The Nidd’s gunners had meanwhile opened fire on the U-boat, since identified as UB74, and claimed a hit.
A near-miss seems more likely, because UB74 was sunk 13 days later off Portland.
The next-to-aft starboard gun of the Moldavia remains in place, pointing to the surface.
Steaming in convoy, the armed merchant cruiser HMS Moldavia was torpedoed by UB57 on 20 May. The wreck now rests in 50m off Sussex.
As a P&O liner converted to a cruiser, the wreck provides almost everything divers love: big propulsion machinery, cabins with portholes, bathrooms with all their fittings, and no fewer than eight 6in guns.
For me, the Moldavia was the ultimate Wreck Tour project, involving locating all the guns and filling in all sorts of tiny details. A few years ago the Editor asked me to write about my top three dives, and I had no hesitation in picking one of those on the Moldavia.
Just six days after torpedoing the Moldavia, UB57 put a torpedo into another P&O liner, the Kyarra, which was serving as a hospital ship.
With shuttle boats operating from Swanage, charters from Poole and easy launching for RIBs, the Kyarra is for many the go-to dive. Regulars have their favourite spots in which to forage and photographers have their favourite spots for taking pictures.
There have been times in my diving career when a buddy and I have jumped in a car and had a weekend of four dives on the Kyarra, with dregs on Swanage pier in-between. For me it is an ideal wreck for conger eels, lobsters and swirling shoals of bib. As the tide picks up these striped relatives of cod move tighter inside the wreck, providing a fish soup through which to swim.
Boat-derrick on the Kyarra.
At half the tonnage and two-thirds of the length of the Moldavia, and shallower at 30m, the Kyarra is a wreck that can be covered bow-to-stern in one dive without rushing.
The deadly UB57 lasted only two months more. On 13 August her last victim was the City of Brisbane off Sussex. A day later, UB57 struck a mine on the way back to Zeebrugge.
Shelling of St Kilda
On 31 May, U90 entered Village Bay on St Kilda and fired 72 shells to destroy the Royal Navy signal station and associated stores building. The shelling was selective, causing no damage to any of the islanders’ homes. Only one sheep was killed.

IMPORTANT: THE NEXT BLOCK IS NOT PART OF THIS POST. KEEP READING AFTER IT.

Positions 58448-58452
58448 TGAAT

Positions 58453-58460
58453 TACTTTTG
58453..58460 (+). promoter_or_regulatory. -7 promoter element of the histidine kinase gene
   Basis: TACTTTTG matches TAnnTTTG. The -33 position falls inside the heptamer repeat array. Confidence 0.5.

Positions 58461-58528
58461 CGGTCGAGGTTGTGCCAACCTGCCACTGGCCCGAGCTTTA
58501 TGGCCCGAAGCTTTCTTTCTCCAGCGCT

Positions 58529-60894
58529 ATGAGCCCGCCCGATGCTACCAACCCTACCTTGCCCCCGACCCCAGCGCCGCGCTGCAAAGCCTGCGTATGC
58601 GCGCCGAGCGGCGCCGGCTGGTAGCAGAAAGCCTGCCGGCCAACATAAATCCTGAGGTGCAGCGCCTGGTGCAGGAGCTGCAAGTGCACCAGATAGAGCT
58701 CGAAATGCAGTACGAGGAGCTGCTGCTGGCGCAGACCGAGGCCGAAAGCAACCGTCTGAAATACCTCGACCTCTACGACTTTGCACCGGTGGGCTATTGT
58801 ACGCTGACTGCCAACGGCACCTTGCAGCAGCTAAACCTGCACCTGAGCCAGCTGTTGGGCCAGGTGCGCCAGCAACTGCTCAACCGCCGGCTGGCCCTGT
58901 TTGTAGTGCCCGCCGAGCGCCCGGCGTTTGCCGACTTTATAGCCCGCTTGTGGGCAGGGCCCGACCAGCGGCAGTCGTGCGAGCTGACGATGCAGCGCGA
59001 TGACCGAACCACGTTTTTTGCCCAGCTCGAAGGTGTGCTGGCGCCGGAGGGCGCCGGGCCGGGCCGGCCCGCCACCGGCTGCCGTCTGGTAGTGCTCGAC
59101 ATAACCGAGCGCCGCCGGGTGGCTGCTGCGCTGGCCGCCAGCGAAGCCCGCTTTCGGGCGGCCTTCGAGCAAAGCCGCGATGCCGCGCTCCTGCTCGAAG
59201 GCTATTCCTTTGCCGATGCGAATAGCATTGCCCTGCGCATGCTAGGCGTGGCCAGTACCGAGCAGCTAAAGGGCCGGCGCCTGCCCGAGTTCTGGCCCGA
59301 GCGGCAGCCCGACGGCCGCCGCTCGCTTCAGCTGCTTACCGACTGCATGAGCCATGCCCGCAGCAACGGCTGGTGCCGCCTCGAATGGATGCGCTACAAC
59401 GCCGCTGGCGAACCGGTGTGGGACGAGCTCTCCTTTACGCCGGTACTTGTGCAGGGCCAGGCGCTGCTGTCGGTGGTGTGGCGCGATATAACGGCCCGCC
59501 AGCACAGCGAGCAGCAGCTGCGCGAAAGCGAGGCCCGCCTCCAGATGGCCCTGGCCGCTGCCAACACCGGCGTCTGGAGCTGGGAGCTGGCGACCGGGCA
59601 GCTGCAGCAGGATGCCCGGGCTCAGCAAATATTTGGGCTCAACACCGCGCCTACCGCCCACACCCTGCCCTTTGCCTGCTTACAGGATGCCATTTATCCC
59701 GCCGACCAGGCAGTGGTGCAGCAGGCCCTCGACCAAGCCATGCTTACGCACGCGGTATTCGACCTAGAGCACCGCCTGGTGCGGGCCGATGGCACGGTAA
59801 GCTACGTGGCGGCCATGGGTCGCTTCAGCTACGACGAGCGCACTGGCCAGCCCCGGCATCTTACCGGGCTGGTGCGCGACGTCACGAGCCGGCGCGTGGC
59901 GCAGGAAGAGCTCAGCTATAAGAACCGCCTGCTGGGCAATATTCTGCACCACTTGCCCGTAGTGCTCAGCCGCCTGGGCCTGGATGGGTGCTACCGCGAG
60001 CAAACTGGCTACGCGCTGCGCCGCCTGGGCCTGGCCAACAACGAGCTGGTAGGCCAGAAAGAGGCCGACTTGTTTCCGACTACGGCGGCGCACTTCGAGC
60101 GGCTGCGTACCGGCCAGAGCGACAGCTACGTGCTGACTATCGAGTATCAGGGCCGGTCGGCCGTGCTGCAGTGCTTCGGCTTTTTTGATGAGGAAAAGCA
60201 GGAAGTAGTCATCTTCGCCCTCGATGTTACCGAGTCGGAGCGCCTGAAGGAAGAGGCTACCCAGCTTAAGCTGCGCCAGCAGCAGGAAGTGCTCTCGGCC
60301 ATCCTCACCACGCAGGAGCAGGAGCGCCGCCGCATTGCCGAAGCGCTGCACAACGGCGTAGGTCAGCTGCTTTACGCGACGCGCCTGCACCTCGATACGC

U90’s Captain, Walter Remy, must have had a liking for the Scottish islands, because another of his exploits was to regularly stop off at North Rona for fresh supplies of mutton.
The British response was to install a 4in gun overlooking the bay, but the gun was never fired in anger. It is still there, and has become one of the shore attractions for visiting divers.
Berwind and Lake Portage
On 3 August the Berwind was the first of two ships torpedoed by UB88 off the west of Brittany. The Lake Portage soon followed.
The two wrecks are only a few miles apart, and I was fortunate to dive them on successive days in perfect conditions, with flat sea and stunning visibility.
Like many wrecks exposed to the west, both ships are now skeletons on the seabed, the Berwind at 40m and the Lake Portage 10m deeper.
As the Berwind is the larger of the two wrecks, that works out quite well. Both are typical four-hold steamships. The Berwind has a gun at the bow and the Lake Portage was unarmed.
In among all the U-boat activity, the usual shipping accidents continued.
On 10 August in a typical summer sea fog off east Devon, the 1439-ton Bretagne was sunk in a collision with the barque Renee Marthe.
The wreck is upright and intact on a 30m seabed. Beneath the stern, the iron propeller remains in place. On the starboard side of the bow, the remains of a small cabin cover an anemone-encrusted toilet.
For those looking for a warmer summer than that in our home waters, also on 10 August the French liner and troopship Polynesien was torpedoed by UC22 to the east of Malta.
Broken plates in the galley area of Le Polynesien.
The wreck is at the shallower end of trimix territory at 65m to the seabed. The upper parts are just within air range, but I wouldn’t risk it.
A current typically sweeps across the wreck from the west as water flows past Malta into the eastern basin of the Mediterranean. The hull and railings of the ship are encrusted with sponges and provide plenty of colour for photographs.
Amidships to the port side are piles of crockery from the dining-room. Then, a little forward, is one of the most beautiful rows of urinals you could ever dive.